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On 08/09/2012 02:43 AM, Gordon Burgess-Parker wrote:
On 08/08/12 22:26, T Hopkins wrote:
The difference in cost of the initial license, when considered from the full deployment/productivity calculation of an IT manager, is often not the deciding factor. The primary cost of changing software is not the license, but installation, configuration, training, and lost productivity during conversion.

The total costs of all that would be FAR lower by converting from Office 2003 or any of its predecessors to LO compared to converting to Office 2007/2010.....users could at least get going almost immediately with LO whereas the new ribbon seemed to be almost unfathomable to a lot of people, so yes, going from one version of MS Office to a SIMILAR version (as in Office XP to Office 2003 or Office 2007 to 2010) I agree. Going from a menu-based Office to a ribbon-based Office no, I don't agree.

AFAIK, MSO 2007/2010 are the only major packages that use the ribbon interface. All other recent Windows software I have seen still uses the traditional menus. IMHO most users can adapt to a reasonable menu layout fairly quickly; it is more about finding how to access a command than fighting the interface and finding the command.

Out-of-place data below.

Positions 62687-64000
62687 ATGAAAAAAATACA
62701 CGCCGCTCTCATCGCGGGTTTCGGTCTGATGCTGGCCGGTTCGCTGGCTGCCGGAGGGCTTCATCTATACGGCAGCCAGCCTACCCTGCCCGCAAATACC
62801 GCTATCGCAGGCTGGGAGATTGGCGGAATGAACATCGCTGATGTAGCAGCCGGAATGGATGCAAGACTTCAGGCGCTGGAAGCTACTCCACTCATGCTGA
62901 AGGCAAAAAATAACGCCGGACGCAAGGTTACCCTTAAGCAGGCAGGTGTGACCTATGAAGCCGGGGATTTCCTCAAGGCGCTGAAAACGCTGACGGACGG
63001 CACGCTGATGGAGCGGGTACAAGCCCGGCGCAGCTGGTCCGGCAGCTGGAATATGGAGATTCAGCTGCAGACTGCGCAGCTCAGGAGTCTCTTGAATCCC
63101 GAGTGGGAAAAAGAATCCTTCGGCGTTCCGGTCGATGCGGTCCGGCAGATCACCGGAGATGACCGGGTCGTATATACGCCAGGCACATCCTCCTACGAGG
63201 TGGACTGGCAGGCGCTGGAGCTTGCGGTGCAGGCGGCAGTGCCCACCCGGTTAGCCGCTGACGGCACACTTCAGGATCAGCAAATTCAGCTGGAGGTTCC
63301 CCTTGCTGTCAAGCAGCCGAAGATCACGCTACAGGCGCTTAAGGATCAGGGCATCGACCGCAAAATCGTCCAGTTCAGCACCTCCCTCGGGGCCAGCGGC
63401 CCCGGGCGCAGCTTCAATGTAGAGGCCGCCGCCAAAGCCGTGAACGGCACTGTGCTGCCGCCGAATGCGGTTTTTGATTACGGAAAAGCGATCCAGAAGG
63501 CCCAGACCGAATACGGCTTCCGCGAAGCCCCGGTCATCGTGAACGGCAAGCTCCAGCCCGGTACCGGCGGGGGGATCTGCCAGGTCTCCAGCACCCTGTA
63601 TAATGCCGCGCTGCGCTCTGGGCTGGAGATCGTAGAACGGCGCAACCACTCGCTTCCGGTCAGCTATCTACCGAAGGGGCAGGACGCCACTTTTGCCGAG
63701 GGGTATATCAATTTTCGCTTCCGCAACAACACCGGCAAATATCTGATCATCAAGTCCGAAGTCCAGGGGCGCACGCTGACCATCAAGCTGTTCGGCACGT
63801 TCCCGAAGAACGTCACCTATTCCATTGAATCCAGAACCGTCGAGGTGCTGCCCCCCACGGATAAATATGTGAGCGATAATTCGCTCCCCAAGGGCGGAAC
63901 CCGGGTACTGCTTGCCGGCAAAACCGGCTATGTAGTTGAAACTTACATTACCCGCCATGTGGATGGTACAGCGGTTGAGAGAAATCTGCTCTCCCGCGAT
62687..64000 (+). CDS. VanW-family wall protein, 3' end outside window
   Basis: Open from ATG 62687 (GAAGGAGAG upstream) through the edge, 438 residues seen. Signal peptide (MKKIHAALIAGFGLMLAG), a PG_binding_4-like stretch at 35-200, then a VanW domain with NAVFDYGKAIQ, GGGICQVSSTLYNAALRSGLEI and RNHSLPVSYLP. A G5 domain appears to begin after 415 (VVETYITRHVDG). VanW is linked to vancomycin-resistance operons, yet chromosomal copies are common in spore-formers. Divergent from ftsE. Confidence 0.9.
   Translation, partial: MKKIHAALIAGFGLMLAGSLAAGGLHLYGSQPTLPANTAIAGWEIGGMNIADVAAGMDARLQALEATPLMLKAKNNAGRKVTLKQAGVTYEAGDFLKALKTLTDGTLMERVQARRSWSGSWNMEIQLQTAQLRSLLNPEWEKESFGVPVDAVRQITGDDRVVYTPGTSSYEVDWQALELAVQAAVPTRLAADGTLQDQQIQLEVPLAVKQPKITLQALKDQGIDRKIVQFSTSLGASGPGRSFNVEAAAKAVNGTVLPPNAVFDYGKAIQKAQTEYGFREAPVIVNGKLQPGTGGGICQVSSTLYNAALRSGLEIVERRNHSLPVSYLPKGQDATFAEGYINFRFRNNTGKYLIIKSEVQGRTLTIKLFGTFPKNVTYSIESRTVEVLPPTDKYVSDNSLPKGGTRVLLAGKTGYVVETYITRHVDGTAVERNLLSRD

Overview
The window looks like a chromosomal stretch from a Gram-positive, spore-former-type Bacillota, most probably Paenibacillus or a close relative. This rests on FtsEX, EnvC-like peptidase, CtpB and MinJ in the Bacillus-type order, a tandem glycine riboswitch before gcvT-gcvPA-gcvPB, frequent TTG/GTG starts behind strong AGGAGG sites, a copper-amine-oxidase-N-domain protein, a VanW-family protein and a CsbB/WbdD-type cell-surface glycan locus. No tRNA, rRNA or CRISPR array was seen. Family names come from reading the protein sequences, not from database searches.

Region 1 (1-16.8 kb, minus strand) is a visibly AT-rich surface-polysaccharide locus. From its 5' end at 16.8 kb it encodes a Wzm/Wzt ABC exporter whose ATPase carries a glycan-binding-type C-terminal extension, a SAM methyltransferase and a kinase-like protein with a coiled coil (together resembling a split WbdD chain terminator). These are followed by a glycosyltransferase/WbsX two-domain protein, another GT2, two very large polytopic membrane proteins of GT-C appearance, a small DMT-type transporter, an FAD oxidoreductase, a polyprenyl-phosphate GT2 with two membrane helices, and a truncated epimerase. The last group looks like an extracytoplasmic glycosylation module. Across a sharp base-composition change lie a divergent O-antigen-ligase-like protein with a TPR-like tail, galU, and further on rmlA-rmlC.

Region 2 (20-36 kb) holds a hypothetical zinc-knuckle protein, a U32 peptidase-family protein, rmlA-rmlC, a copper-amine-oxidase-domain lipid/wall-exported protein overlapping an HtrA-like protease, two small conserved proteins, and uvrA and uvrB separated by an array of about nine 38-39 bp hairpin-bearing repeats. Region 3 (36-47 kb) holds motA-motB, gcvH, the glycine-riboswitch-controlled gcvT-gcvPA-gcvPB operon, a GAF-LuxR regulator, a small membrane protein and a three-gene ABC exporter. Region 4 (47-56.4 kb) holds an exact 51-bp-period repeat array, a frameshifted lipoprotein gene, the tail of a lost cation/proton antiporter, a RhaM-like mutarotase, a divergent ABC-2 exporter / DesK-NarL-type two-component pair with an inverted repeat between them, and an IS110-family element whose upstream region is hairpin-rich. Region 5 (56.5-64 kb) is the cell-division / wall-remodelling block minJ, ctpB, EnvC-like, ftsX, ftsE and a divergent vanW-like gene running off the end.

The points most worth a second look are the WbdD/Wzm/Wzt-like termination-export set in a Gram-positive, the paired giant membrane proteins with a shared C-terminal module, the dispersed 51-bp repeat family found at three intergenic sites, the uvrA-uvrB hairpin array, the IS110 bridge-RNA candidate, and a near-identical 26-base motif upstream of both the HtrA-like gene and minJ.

I would expect most users could "learn" the LO fairly quickly because it is same familiar menu style interface they are using on most packages.

The total cost to install includes rolling out the software to the users. If a company is not planning a major office suite roll out then converting to any other suite will not occur. The ideal time to convert an organization is when they are planning to replace their current suite. Then the a comparison of all costs makes sense.

Jay Lozier

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